Another example of Yushchenko’s anti-constitutional activities is his manipulation of the Central bank, including uncontrolled multi-billion sums given to bail-out commercial banks, shady deals to play with the hryvnia exchange rates, and, finally, exerting pressure on the Central bank to cut funding for the whole country at the end of 2009.
Yushchenko’s attempts to destabilize the situation in Ukraine and his tooth-and-nail fight with his political rival have turned Yushchenko into Ukraine’s bitter enemy.

Against this backdrop, I would like to comment here on the relationship between Yushchenko and Yanukovych.

The relationship was formed late 2005 and continued, on-and-off, till present.

A new stage of their rapprochement which began in September 2009 has turned into a close cooperation.

Such Regions heavyweights as Mykola Azarov, Oleksandr Lavrynovych, Serhy Liovochkin are frequent visitors at the president’s office while personal meetings between Yushchenko and Yanukovych are regular.

The last straw that made me resign from Yushchenko’s office was the confidential “Agreement on Political Reconciliation and the Development of Ukraine” between Yushchenko and Yanukovych which details common strategy for the elections and afterwards.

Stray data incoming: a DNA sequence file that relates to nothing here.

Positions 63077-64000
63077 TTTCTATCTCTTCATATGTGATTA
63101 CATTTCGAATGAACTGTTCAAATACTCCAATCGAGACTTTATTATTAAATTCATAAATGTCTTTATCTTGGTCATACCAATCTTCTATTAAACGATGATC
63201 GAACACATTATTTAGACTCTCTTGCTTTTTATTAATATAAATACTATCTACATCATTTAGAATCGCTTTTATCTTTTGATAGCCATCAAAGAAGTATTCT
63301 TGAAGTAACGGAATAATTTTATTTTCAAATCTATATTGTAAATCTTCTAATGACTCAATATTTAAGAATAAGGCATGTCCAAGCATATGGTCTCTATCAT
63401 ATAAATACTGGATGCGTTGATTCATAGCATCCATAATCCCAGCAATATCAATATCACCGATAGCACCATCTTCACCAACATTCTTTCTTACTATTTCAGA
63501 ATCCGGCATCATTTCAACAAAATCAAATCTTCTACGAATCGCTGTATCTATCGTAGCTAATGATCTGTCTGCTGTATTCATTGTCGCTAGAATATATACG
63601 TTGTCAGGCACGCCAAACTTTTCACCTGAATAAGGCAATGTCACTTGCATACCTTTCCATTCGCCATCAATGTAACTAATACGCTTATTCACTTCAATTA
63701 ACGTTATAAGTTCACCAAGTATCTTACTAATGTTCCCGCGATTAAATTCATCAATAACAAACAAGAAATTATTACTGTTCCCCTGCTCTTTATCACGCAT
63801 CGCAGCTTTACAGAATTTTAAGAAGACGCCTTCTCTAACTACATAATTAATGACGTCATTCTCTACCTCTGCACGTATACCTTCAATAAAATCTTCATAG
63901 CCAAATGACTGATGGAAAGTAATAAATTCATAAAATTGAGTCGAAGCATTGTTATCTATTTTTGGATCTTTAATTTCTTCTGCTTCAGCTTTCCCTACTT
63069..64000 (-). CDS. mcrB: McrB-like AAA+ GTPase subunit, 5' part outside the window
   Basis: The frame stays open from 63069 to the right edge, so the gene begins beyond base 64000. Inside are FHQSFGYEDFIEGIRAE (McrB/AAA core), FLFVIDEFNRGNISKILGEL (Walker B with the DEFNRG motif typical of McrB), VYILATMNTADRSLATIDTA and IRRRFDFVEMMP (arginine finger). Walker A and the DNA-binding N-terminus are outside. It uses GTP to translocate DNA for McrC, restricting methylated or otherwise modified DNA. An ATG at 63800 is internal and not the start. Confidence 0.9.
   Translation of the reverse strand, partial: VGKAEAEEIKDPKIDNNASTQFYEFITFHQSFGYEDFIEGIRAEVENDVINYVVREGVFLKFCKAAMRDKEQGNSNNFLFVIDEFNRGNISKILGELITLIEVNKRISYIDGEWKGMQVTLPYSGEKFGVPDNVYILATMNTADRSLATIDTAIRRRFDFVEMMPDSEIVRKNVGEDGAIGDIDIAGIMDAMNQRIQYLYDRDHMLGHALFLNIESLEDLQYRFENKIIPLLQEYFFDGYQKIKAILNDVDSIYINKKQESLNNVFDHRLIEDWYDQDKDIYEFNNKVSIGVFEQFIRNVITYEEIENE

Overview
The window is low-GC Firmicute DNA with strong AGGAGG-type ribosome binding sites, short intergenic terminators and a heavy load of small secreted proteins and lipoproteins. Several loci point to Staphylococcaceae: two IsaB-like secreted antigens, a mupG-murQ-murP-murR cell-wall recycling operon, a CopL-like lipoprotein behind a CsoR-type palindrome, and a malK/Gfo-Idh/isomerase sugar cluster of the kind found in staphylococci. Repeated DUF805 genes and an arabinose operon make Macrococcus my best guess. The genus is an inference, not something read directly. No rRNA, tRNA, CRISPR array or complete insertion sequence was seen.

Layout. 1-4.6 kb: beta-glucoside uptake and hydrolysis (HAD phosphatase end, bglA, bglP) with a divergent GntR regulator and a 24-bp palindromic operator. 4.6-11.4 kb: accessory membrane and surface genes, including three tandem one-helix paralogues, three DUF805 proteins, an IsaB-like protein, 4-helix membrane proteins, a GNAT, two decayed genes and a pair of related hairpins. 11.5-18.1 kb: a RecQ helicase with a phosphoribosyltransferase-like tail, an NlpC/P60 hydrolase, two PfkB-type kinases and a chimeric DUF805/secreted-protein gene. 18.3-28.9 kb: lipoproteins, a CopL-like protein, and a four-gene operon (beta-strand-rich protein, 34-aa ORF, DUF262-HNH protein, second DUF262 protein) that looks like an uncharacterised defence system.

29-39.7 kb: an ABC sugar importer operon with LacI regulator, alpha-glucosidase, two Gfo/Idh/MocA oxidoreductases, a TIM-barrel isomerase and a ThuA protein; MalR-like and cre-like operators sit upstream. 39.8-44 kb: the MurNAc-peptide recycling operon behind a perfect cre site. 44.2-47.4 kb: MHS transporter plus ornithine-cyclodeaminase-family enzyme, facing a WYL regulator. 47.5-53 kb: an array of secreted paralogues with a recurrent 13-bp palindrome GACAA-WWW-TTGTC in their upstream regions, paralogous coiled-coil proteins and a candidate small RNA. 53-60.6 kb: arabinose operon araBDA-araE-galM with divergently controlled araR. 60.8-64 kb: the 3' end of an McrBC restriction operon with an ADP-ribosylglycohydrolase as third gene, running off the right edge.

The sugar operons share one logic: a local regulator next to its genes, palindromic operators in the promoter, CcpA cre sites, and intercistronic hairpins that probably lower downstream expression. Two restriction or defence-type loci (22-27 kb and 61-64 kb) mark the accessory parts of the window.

Under the disguise of restoring the divide between Ukraine’s eastern and western regions, the authors of the agreement have engaged in political corruption by safeguarding their positions in power after the presidential election. Thus, in paragraph 2 of the Agreement they “undertake a commitment not to criticize each other in the course of the campaign and use all possible means to support Viktor Yanukovych in the runoff election.”

The parties of the Agreement will ensure the nomination of Viktor Yushchenko for premier and a positive approval vote by Verkhovna Rada, the agreement runs.